Purchase and Sale Agreement 101

What is the Purchase and Sale Agreement?

The Purchase and Sale Agreement (also called a Property Sale Agreement) is a binding legal document that spells out the terms of the sale along with the conditions that must be met for the sale to go through.

Who drafts the P&S Agreement?

In most states, the Purchase and Sale Agreement is a standard form drafted by a real estate agent. In more complicated sales, such as an in-law apartment or a multi-unit house you plan to partially or full rent, real estate attorneys are generally involved. Some states require an attorney to draft the document.  Standardized forms are available online, but buyers and sellers who work without a real estate agent, for instance in For Sale by Owner situations, should hire an attorney to review the documents.

What information is included in a P&S Agreement?

An agreed-upon purchase price. This number can be renegotiated if the home inspection finds issues that need addressing, or the appraisal value is less than the purchase price.

The amount of the Earnest Money Deposit (EMD). The EMD is a negotiated good faith payment made by buyers to sellers in competitive real estate markets where sellers want proof a buyer is serious.

The planned closing date, sometimes called the settlement date, when the buyers will take possession of the home. It is subject to change if issues arise.

A legal description of the property size and location, including a map with property lines.

The name of the title insurance company and a record that the seller is providing a clean title to the buyer.

The name of the escrow company, if the buyer is not paying in full.

Riders that spell out specific terms of the sale, such as the seller paying some of the buyer’s closing costs, or personal items such as a washing machine and window treatments being included in the purchase price.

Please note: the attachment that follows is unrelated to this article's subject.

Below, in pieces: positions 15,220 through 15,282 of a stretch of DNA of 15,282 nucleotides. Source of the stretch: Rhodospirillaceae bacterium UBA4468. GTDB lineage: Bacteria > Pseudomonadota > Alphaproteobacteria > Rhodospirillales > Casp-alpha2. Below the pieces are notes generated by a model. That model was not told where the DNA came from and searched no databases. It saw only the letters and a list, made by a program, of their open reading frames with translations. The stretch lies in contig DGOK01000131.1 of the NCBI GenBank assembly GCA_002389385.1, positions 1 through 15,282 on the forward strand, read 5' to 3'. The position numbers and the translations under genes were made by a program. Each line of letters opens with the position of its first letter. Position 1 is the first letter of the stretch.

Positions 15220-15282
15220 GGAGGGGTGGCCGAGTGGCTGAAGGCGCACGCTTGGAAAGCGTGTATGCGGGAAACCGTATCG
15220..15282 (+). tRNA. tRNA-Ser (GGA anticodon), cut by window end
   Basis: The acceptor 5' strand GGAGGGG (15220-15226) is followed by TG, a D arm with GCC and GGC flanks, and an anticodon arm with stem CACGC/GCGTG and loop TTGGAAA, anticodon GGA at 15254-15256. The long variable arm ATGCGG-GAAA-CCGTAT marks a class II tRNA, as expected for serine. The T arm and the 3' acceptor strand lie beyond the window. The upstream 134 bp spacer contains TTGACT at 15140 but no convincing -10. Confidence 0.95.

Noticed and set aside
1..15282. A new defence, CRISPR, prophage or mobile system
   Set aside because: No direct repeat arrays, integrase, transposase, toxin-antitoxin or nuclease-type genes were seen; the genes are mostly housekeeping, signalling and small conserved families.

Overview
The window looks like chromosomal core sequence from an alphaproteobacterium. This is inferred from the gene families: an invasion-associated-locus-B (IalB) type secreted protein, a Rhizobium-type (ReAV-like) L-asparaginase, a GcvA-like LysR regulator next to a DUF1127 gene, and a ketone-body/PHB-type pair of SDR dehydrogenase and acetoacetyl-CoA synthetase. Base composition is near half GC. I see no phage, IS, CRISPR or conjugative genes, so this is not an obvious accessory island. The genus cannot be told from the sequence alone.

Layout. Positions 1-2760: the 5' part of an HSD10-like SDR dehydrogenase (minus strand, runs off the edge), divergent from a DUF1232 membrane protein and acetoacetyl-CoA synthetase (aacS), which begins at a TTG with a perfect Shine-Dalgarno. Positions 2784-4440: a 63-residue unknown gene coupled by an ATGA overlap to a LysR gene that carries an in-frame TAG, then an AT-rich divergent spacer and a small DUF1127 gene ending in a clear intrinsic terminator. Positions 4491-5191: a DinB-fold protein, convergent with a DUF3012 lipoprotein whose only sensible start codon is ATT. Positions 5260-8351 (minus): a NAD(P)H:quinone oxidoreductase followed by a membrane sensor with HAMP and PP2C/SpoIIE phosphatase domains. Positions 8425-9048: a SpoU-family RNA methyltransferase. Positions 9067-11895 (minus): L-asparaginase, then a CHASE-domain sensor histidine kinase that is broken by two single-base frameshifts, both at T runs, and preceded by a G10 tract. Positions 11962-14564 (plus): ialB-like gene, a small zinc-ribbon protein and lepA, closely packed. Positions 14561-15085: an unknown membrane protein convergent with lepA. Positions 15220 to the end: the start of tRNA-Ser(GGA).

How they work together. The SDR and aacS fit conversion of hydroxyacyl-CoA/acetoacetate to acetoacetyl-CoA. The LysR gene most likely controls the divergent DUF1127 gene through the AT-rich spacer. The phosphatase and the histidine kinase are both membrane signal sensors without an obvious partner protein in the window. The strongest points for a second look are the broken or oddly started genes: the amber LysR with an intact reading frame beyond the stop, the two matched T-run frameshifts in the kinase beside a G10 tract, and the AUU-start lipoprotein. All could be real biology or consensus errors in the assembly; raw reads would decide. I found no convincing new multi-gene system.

What are the main contingencies included in the Agreement?

A key part of a Purchase and Sale agreement is the list of contingencies that must be met for the sale to go through. The five most common contingencies are:

A home inspection to ensure the property is as reported.

An appraisal to ensure the home is worth the selling price

A financing contingency in case the lender refuses to finance the loan.

A sale of a current house if the buyer is also selling a home. This contingency usually gives the buyer a set amount of time after which the contract is voided and the house goes back on the market.

A title search to make sure the title is free and clear to be sold.

There are sometimes additional contingencies relating to inspections for termites and pests, radon and lead paint.

How has COVID-19 affected the Purchase and Sale Agreement?

The Purchase and Sale Agreement sometimes include a Coronavirus addendum, also called a COVID Clause or COVID amendment, that lays out additional potential issues and how they will be dealt with. These include:

  •       A lack of inspectors or appraisers to provide the services required by the contract.
  •       A delay due to someone involved in the contract being subject to a quarantine.
  •       Delays related to lenders, government agencies, title or escrow companies or other related services closed or operating with minimal hours due to the virus.
  •       A sudden loss of income due to being laid off, furloughed or switched to part time that affects the loan application.

Some contracts also include Force Majeure clauses, also known as Act of God clauses, that allow a contract to be suspended for reasons outside the control of either party. According to the American Bar Association, these clauses could apply to delays and issues related to COVID-19 since it was deemed a pandemic.

SCHEDULE REVIEW CALL >

SHARE THIS STORY | |

Search Resources

Recent Posts